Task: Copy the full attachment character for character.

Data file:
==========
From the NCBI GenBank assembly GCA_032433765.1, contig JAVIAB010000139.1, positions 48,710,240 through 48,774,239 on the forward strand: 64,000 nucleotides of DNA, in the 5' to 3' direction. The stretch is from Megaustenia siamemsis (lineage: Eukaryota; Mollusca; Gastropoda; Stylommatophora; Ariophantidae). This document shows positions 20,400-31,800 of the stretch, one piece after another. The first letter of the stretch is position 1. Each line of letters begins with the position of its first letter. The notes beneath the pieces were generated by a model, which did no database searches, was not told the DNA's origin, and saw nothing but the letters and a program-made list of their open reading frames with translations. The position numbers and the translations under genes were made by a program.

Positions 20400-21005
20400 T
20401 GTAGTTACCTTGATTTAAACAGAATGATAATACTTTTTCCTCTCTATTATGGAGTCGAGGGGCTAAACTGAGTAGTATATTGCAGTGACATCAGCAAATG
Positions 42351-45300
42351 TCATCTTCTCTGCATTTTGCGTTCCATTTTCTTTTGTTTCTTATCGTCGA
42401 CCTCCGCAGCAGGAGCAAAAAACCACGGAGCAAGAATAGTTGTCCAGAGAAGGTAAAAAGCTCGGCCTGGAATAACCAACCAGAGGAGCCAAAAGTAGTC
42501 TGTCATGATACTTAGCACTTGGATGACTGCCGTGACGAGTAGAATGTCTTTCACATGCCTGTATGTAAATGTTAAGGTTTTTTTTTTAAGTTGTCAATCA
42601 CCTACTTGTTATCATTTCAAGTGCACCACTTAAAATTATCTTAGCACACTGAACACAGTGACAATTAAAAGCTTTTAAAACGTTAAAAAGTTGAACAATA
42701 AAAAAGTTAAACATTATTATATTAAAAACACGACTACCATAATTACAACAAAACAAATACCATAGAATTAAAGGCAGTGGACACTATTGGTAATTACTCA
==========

From the NCBI GenBank assembly GCA_032433765.1, contig JAVIAB010000139.1, positions 48,710,240 through 48,774,239 on the forward strand: 64,000 nucleotides of DNA, in the 5' to 3' direction. The stretch is from Megaustenia siamemsis (lineage: Eukaryota; Mollusca; Gastropoda; Stylommatophora; Ariophantidae). This document shows positions 20,400-31,800 of the stretch, one piece after another. The first letter of the stretch is position 1. Each line of letters begins with the position of its first letter. The notes beneath the pieces were generated by a model, which did no database searches, was not told the DNA's origin, and saw nothing but the letters and a program-made list of their open reading frames with translations. The position numbers and the translations under genes were made by a program.

Positions 20400-21005
20400 T
20401 GTAGTTACCTTGATTTAAACAGAATGATAATACTTTTTCCTCTCTATTATGGAGTCGAGGGGCTAAACTGAGTAGTATATTGCAGTGACATCAGCAAATG
Positions 42351-45300
42351 TCATCTTCTCTGCATTTTGCGTTCCATTTTCTTTTGTTTCTTATCGTCGA
42401 CCTCCGCAGCAGGAGCAAAAAACCACGGAGCAAGAATAGTTGTCCAGAGAAGGTAAAAAGCTCGGCCTGGAATAACCAACCAGAGGAGCCAAAAGTAGTC
42501 TGTCATGATACTTAGCACTTGGATGACTGCCGTGACGAGTAGAATGTCTTTCACATGCCTGTATGTAAATGTTAAGGTTTTTTTTTTAAGTTGTCAATCA
42601 CCTACTTGTTATCATTTCAAGTGCACCACTTAAAATTATCTTAGCACACTGAACACAGTGACAATTAAAAGCTTTTAAAACGTTAAAAAGTTGAACAATA
42701 AAAAAGTTAAACATTATTATATTAAAAACACGACTACCATAATTACAACAAAACAAATACCATAGAATTAAAGGCAGTGGACACTATTGGTAATTACTCA